On the other side of the equation is appetite. Vehicle buyers are shifting gears, heading away from small cars, instead aiming to buy SUVs and pickup trucks. The bigger the vehicle, the bigger the tire. It translates to more rubber required, per vehicle, to produce a full set of “shoes,” if you will. And as buyers perceive that the world is “coming out” of the global pandemic, sales of vehicles have significantly increased. It’s probably inevitable that prices jump for tire buyers.

Can anything help?

What’s to be done? Unless you need tires today and jump for a brand that hasn’t already seen a price increase, you’ll probably take the hit in your pocketbook. Still, extending the life of your tires as much as possible may help ease some of the pain when prices jump.

For RVers, there’s no magic formula that will make your tires “last longer,” in terms of the advised time limit for tire changes. If you have a towable RV, your tread will probably seem pretty good even when the tires are five years old. But the accepted advice across the tire industry is simple. Don’t chance driving on “aged out” tires. By the time five or six years roll around, even if the tread looks good, don’t (literally) bet your life on it. The chance of a devastating blowout is just too high. The same is likely true for your motorhome. Most RVers just don’t drive-off their tread before needing replacements.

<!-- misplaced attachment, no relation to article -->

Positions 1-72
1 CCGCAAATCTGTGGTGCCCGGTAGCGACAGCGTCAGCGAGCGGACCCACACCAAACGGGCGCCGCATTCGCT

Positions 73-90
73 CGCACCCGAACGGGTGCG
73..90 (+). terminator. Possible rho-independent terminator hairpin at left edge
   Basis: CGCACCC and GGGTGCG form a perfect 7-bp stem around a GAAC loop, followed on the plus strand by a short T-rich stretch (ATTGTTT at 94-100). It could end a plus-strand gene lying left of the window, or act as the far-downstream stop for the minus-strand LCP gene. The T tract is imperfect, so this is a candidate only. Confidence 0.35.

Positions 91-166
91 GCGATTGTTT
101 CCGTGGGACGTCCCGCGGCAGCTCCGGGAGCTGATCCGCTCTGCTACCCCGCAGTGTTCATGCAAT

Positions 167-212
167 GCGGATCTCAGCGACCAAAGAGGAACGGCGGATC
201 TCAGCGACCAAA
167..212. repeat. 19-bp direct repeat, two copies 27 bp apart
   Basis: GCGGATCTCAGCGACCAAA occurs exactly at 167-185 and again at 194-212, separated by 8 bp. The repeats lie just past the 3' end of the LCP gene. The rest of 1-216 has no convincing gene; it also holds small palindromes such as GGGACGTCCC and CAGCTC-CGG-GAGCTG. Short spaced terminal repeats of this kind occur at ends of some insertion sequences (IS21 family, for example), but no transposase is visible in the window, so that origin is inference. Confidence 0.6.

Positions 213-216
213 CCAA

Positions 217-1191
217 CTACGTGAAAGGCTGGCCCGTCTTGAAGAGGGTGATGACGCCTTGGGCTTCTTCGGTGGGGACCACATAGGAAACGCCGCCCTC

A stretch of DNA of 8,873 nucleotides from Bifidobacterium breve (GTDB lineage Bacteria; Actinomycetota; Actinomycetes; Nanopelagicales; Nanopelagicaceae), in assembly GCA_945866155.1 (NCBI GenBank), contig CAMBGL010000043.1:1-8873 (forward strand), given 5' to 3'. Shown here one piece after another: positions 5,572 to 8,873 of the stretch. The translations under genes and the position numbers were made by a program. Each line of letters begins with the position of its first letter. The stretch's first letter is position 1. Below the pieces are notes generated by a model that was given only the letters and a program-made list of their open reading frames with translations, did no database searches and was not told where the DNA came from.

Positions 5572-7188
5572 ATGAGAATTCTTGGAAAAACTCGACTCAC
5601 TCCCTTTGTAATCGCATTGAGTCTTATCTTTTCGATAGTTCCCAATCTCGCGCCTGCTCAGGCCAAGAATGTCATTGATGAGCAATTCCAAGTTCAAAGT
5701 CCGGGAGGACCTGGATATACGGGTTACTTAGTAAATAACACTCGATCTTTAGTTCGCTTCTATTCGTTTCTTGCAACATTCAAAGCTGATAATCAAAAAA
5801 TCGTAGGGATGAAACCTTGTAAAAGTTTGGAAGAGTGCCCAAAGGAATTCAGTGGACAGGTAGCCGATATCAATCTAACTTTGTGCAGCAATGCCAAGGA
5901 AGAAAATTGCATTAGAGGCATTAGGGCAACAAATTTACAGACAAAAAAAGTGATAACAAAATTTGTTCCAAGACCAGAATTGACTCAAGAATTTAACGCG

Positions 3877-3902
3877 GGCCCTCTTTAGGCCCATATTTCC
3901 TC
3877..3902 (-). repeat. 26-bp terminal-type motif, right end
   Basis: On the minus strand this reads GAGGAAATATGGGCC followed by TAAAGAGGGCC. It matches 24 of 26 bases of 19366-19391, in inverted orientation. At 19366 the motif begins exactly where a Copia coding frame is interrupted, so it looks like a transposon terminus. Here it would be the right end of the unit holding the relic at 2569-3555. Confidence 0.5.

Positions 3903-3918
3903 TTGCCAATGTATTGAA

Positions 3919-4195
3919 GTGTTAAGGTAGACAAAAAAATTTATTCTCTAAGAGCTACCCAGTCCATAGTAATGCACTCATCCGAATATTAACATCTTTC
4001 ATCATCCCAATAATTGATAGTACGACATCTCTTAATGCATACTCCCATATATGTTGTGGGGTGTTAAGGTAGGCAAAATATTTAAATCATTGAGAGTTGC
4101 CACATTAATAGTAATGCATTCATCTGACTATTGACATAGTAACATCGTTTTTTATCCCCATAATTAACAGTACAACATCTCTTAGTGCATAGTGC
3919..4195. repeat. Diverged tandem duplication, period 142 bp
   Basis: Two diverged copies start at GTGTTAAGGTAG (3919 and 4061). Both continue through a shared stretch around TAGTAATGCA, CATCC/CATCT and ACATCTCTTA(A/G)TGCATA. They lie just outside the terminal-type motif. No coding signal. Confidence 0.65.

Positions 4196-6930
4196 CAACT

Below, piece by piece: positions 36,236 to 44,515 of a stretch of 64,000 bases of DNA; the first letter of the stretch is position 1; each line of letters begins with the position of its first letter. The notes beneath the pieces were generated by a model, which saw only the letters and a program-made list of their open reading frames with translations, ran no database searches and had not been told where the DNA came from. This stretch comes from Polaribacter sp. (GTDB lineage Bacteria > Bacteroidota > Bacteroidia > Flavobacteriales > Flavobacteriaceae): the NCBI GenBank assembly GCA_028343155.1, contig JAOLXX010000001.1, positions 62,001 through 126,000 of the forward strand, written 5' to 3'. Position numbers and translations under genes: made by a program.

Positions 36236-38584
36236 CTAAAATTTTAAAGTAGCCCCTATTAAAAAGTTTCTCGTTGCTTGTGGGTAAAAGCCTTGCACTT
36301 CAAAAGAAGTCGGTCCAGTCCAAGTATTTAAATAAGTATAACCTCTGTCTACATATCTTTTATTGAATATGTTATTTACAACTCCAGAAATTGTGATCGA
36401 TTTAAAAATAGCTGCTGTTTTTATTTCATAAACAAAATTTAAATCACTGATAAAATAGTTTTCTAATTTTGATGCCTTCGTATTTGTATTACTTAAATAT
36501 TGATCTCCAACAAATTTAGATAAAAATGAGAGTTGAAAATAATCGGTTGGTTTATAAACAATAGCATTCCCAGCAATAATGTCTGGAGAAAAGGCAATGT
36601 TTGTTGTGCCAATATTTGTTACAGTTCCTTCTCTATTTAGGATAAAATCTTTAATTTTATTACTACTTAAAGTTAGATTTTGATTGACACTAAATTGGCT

Still, you can help to prevent the premature need for tires. Protect those expensive “rubber doughnuts” by putting tire covers over them when parked. This will reduce the chance of UV radiation from taking a toll on safety. And keep them inflated properly. Underinflated tires do wear out faster. But perhaps even more significant, low tires suck fuel in a hurry. You’ll spend less money at the pump if you keep your tires at the correct inflation rate.